|Year c. 1665|
Medium Oil on canvas
Dimensions 44 cm x 39 cm
Periods Baroque, Dutch Golden Age
Artist Johannes Vermeer
Media Oil paint
|Similar The Milkmaid, Mona Lisa, Portrait of a Young Woman, View of Delft, The Art of Painting|
Art reproduction vermeer the girl with a pearl earring hand painted step by step
Girl with a Pearl Earring (Dutch: Meisje met de parel) is an oil painting by 17th-century Dutch painter Johannes Vermeer. It is a tronie of a girl with a headscarf and a pearl earring. The painting has been in the collection of the Mauritshuis in The Hague since 1902.
- Art reproduction vermeer the girl with a pearl earring hand painted step by step
- Ownership and display
- Painting technique
- Cultural impact
The painting is a tronie, the Dutch 17th-century description of a 'head' that was not meant to be a portrait. It depicts a European girl wearing an exotic dress, an oriental turban, and an improbably large pearl earring. In 2014, Dutch astrophysicist Vincent Icke raised doubts about the material of the earring and argued that it looks more like polished tin than pearl on the grounds of the specular reflection, the pear shape and the large size of the earring.
The work is oil on canvas and is 44.5 cm (17.5 in) high and 39 cm (15 in) wide. It is signed "IVMeer" but not dated. It is estimated to have been painted around 1665.
After the most recent restoration of the painting in 1994, the subtle color scheme and the intimacy of the girl's gaze toward the viewer have been greatly enhanced. During the restoration, it was discovered that the dark background, today somewhat mottled, was initially intended by the painter to be a deep enamel-like green. This effect was produced by applying a thin transparent layer of paint, called a glaze, over the present-day black background. However, the two organic pigments of the green glaze, indigo and weld, have faded.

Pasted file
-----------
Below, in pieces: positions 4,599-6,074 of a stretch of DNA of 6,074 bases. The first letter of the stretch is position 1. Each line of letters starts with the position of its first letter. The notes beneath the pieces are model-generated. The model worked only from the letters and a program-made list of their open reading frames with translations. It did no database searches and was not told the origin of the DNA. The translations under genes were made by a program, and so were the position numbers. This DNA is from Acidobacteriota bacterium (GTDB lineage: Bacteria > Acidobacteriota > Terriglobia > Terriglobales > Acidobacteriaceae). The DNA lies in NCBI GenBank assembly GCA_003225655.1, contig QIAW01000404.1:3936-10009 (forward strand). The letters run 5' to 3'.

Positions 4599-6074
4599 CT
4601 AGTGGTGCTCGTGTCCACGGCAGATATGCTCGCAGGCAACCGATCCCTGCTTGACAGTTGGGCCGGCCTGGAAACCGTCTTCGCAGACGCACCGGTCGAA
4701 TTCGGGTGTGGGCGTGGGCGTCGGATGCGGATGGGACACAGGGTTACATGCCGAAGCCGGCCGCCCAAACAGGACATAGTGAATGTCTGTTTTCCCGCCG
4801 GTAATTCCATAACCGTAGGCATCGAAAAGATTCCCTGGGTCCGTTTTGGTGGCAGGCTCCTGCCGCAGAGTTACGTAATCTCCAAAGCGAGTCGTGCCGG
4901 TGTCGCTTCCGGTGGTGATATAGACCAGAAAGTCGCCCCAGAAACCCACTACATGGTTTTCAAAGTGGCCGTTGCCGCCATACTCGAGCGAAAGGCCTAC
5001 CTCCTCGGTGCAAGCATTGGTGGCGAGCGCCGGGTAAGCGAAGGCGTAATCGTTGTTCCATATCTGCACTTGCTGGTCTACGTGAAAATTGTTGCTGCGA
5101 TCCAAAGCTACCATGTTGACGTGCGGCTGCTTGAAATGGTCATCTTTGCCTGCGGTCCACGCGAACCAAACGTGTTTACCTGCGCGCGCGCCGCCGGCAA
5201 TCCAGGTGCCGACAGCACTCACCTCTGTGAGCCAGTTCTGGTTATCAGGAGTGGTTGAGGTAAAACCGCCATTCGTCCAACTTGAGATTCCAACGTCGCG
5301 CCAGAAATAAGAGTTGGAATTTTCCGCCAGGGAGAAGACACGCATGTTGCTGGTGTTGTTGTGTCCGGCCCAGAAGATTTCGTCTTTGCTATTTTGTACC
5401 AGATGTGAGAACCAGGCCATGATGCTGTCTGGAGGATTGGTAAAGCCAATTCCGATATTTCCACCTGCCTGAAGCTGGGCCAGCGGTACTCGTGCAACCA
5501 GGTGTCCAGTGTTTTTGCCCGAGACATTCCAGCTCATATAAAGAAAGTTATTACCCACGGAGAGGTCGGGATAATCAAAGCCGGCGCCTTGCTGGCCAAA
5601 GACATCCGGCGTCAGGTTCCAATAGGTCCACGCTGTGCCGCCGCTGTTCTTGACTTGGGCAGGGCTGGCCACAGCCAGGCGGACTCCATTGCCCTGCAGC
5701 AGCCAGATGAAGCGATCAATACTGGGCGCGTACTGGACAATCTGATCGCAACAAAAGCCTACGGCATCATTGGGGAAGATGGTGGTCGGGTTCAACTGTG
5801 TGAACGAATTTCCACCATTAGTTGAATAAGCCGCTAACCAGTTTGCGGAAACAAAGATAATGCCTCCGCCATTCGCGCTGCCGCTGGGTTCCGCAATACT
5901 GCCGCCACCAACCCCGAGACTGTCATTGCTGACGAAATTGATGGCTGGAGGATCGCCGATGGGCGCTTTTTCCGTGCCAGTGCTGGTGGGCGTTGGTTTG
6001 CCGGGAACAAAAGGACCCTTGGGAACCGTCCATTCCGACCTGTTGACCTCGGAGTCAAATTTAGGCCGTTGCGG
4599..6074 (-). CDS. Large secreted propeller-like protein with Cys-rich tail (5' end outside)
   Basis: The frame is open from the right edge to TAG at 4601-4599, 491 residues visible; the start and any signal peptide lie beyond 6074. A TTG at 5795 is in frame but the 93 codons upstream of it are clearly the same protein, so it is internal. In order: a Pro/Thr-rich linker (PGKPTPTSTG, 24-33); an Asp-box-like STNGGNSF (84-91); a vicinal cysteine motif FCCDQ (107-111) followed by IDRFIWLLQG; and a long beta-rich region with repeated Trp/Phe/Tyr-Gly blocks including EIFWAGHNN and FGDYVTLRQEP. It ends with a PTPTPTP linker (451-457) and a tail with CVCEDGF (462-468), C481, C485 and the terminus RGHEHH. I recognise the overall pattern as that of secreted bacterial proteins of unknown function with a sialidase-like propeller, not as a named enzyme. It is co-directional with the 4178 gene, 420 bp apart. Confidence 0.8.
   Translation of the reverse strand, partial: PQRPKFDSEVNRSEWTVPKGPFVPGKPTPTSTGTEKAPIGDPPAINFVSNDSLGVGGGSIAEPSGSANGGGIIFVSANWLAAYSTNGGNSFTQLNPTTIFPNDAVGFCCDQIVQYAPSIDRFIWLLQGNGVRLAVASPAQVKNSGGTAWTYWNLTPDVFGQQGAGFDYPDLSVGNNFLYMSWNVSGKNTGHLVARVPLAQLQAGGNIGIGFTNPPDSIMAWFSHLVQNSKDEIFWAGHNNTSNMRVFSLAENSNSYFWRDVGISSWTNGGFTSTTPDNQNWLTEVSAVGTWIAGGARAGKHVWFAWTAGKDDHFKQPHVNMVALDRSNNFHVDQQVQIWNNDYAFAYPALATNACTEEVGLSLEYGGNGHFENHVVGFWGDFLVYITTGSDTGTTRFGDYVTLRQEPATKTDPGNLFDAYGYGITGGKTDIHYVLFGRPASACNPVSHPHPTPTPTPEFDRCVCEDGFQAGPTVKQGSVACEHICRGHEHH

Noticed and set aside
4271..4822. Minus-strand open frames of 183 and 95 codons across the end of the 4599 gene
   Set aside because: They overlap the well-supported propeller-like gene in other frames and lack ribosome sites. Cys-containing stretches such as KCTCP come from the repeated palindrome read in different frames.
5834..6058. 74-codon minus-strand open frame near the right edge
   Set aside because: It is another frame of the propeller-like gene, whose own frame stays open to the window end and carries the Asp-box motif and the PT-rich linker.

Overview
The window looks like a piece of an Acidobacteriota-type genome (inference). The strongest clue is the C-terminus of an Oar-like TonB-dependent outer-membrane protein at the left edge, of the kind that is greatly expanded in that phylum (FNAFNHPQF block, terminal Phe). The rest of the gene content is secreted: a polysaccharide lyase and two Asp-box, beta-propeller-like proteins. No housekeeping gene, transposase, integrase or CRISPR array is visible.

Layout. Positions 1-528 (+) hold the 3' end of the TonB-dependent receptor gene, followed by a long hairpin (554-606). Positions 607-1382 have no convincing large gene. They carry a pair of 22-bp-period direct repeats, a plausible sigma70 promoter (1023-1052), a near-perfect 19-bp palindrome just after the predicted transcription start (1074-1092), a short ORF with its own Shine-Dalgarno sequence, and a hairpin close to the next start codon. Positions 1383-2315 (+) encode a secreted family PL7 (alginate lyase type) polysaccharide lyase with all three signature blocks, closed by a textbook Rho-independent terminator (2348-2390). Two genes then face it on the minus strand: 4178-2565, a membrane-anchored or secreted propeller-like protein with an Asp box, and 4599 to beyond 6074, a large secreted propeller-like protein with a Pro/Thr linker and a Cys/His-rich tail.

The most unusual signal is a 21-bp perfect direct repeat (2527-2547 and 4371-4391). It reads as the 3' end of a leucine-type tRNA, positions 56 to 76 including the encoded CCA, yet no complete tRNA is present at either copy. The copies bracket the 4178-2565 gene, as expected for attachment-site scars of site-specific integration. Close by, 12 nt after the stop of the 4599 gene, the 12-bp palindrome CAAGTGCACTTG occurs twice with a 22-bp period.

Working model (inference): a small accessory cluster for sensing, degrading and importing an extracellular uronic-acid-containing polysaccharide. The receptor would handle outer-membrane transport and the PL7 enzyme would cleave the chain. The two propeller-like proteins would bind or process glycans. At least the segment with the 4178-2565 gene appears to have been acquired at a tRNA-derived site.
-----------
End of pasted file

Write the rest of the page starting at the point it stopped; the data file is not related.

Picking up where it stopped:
Ownership and display
On the advice of Victor de Stuers, who for years tried to prevent Vermeer's rare works from being sold to parties abroad, Arnoldus Andries des Tombe purchased the work at an auction in The Hague in 1881, for only two guilders with a thirty cents buyer's premium (around €24 at current purchasing power). At the time, it was in poor condition. Des Tombe had no heirs and donated this and other paintings to the Mauritshuis in 1902.
In 2012, as part of a traveling exhibition while the Mauritshuis was being renovated and expanded, the painting was exhibited in Japan at the National Museum of Western Art, Tokyo, and in 2013–2014 the United States, where it was shown at the High Museum in Atlanta, the de Young Museum in San Francisco and in New York City at the Frick Collection. Later in 2014 it was exhibited in Bologna, Italy. In June 2014, it returned to the Mauritshuis museum which stated that the painting will not leave the museum in the future.
The painting was investigated by the scientists of the Netherlands Institute for Cultural Heritage and FOM Institute for Atomic and Molecular Physics (AMOLF) Amsterdam. The ground is dense and yellowish in color and is composed of chalk, lead white, ocher and very little black. The dark background of the painting contains bone black, weld (luteolin, reseda luteola), chalk, small amounts of red ochre, and indigo. The face and draperies were painted mainly using ochres, natural ultramarine, bone black, charcoal black and lead white.
Tracy Chevalier wrote a historical novel, also entitled Girl with a Pearl Earring (1999), fictionalizing the circumstances of the painting's creation. In the novel, Johannes Vermeer becomes close with a fictional servant named Griet (based on Chevalier's close friend Georgia Kendall), whom he hires as an assistant and has sit for him as a painting model while wearing his wife's pearl earrings. The novel inspired a 2003 film and 2008 play of the same name. The 2003 film stars Scarlett Johansson as Griet, the girl with the pearl earring. Johansson was nominated for various awards including a Golden Globe Award and a BAFTA Award for Best Actress in a Leading Role.
The painting also appears in the 2007 film St Trinian's, when a group of unruly schoolgirls steal it to raise funds to save their school.
English street artist Banksy has recreated the painting as a mural in Bristol, replacing the pearl earring with an alarm box and calling the artwork Girl with a Pierced Eardrum.